European Young Chemists’ Award for Sebastian Weber

In recognition of Sebastian’s PhD thesis on hard X-ray microscopy, tomography, and application of synchrotron radiation in catalysis research

Sebastian Weber, a recent PhD graduate at the Institute for Chemical Technology and Polymer Chemistry (ITCP) / Institute for Catalysis Research and Technology (IKFT) at Karlsruhe Institute of Technology (KIT), was awarded the Gold Medal in the PhD category of the European Young Chemists‘ Award. The award is presented every two years during the EuChemS Chemistry Congress on behalf of the Società Chimica Italiana (SCI) and the European Chemical Society (EuChemS). The prize highlights excellent research from young / early stage researchers across all fields of chemistry and chemical sciences. During his PhD phase, Sebastian Weber studied materials used in heterogeneous catalysis with a broad range of spatially-resolved X-ray characterisation methods, in order to gain a deeper understanding of the structure and function of catalysts. The project made extensive use of synchrotron radiation, specifically X-ray microscopy and tomography as emerging methods in catalysis research. This success on the European level highlights the leading role which synchrotron science has to play in the study of matter.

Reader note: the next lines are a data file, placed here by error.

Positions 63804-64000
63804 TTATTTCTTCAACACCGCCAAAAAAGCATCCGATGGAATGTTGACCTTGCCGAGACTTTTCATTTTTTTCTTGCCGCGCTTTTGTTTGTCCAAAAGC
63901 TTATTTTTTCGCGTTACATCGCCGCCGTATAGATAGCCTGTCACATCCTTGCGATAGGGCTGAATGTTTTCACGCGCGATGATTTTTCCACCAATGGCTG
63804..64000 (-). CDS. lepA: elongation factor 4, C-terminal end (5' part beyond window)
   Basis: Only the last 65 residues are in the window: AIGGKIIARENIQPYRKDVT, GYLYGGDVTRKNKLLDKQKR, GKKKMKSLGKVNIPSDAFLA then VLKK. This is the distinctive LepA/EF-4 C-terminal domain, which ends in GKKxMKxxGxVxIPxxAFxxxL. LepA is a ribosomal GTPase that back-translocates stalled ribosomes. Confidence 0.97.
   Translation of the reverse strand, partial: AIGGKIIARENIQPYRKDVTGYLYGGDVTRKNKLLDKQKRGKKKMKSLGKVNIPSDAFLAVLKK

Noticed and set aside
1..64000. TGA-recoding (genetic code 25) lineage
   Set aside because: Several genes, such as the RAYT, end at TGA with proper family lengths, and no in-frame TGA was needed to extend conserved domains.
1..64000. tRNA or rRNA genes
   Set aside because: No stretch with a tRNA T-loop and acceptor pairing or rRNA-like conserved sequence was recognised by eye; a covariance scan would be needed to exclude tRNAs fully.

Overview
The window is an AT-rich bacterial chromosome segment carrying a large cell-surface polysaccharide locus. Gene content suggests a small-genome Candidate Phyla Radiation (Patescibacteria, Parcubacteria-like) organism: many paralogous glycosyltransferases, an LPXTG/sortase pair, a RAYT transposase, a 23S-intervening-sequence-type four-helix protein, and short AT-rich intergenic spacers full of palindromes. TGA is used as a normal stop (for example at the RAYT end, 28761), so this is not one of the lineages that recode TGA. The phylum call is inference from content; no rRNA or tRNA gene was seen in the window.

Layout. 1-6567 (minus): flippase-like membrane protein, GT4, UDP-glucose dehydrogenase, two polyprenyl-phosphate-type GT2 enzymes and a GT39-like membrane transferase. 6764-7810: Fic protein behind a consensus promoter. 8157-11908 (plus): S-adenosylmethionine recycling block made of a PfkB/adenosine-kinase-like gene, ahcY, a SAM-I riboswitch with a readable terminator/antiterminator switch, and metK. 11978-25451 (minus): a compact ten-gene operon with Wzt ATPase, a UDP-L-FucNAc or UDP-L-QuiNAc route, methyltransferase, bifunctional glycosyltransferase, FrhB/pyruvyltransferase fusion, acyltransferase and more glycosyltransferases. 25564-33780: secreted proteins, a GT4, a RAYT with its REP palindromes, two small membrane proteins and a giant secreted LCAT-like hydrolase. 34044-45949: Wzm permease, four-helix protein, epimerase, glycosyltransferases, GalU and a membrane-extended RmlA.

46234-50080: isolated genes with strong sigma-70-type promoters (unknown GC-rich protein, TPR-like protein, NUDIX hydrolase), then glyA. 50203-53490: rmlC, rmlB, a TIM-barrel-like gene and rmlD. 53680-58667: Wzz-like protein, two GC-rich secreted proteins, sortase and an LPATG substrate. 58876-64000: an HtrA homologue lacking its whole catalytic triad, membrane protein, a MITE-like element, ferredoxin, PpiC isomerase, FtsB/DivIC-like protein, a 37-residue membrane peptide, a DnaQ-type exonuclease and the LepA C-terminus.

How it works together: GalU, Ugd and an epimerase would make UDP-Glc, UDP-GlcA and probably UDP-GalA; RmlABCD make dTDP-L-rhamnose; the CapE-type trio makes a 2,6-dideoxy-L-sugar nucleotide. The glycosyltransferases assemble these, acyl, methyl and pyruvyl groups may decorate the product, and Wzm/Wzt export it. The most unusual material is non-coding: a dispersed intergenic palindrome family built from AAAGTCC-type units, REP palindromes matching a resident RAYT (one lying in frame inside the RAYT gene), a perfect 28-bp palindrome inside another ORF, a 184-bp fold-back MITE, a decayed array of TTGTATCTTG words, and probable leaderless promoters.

Catalysis plays a crucial role in sustainable chemical production, chemical energy conversion and storage, among many others, and is a key technology area in synchrotron radiation research. During his PhD work at Karlsruhe Institute of Technology, Sebastian Weber studied catalysts for CO2 methanation using spatially-resolved characterisation tools including X-ray microscopy and tomography. These diverse X-ray imaging methods were exploited to study the 3D structure of catalytic materials over a range of length scales, addressing various levels of hierarchical structural features which are critical to understanding catalyst performance. This topic is a special focus of the Young Investigator Group of Dr. Thomas Sheppard at KIT, who supervised and secured funding for the project, within the wider group of Prof. Jan-Dierk Grunwaldt.